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D-Wave forms subsidiary to sell quantum computers to the US government

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Board members include government, private military and video game industry executives

Quantum computing company D-Wave Systems has established a Washington-based subsidiary to sell its products to the US government.

‘D-Wave Government Inc’ will have an independent board consisting of executives with “deep experience at US government agencies.”

D-Wave, quantum computer

Source: D-Wave

D-Wave quantum chip

The first?

While D-Wave calls itself ‘the world’s first quantum computing company,’ others have questioned the veracity of such a statement, with the debate focusing on the quality of D-Wave’s quantum bits.

Classical computers use bits that are either in the state of 0 or 1, but quantum bits (qubits) can be in the state of 0, 1 or both (known as superposition). The quantum computers can therefore take advantage of the significantly greater number of possible states.

But, while D-Wave markets computers with 1,000 qubits for around $10-15 million, and plans to introduce a 2,000 qubit machine, some experts are not convinced they represent a true quantum computer.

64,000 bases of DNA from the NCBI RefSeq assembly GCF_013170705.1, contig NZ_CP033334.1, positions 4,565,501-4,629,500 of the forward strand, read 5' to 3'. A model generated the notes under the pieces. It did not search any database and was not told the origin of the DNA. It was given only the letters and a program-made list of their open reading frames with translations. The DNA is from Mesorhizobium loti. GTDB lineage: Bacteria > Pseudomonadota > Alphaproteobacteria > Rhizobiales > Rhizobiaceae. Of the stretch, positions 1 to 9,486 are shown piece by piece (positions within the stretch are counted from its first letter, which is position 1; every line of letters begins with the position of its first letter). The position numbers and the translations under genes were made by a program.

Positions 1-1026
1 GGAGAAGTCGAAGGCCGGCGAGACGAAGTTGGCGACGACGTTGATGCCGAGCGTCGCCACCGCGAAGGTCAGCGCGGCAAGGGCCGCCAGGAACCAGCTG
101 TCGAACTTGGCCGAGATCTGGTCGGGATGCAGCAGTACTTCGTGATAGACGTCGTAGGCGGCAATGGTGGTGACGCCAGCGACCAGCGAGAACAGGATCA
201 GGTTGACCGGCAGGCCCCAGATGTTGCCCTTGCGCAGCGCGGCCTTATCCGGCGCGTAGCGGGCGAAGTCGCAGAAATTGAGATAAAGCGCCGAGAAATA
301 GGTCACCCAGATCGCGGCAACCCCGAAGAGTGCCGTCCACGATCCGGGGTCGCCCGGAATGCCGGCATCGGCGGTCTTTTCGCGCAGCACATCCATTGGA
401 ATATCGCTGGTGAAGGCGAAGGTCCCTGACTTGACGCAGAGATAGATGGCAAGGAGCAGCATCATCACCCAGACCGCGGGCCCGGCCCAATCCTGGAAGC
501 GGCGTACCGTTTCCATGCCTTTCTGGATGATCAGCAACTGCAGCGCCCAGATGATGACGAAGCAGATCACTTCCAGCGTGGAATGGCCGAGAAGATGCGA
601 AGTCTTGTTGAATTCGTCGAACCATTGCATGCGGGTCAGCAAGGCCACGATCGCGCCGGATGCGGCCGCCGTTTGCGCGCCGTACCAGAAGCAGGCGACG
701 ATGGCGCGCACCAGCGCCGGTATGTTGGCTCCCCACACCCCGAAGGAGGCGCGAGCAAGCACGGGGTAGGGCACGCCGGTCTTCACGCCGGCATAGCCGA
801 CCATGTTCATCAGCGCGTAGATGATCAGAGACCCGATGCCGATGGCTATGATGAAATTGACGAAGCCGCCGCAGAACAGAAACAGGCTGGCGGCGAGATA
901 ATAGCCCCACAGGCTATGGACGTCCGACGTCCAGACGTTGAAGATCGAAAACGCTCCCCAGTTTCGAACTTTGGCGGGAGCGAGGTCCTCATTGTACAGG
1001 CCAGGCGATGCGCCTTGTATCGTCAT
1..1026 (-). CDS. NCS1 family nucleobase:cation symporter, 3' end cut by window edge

John Morton, a professor of quantum computing at University College London, told Bloomberg that, with a version of the D-Wave system he saw, its qubits only remained in a quantum state for about 10 nanoseconds, not enough time to solve a very complex equation. Entanglement - where qubits function collectively - also appeared to be limited.

And yet, few dispute the achievements of the Canadian company, which has sold systems to Google, NASA, the Los Alamos National Laboratory, and defense contractor Lockheed Martin. The system has also been rented by the Pentagon for R&D experiments, and one of its investors includes In-Q-Tel, a venture firm funded by the US Central Intelligence Agency.

The company may not have built a true quantum machine just yet, but its computer has attracted attention of the US government and its affiliates, with this latest move aimed at furthering sales to the US.

A quantum state

The board appointees, listed in full below, includes numerous ex-government officials, including senior appointees at the NSA, the Navy, Air Force, and the CIA.

The board chair, Jeffrey K. Harris, previously worked at Lockheed Martin, while the president of D-Wave Government, René Copeland, was behind the sales of various HPC platforms to the US government.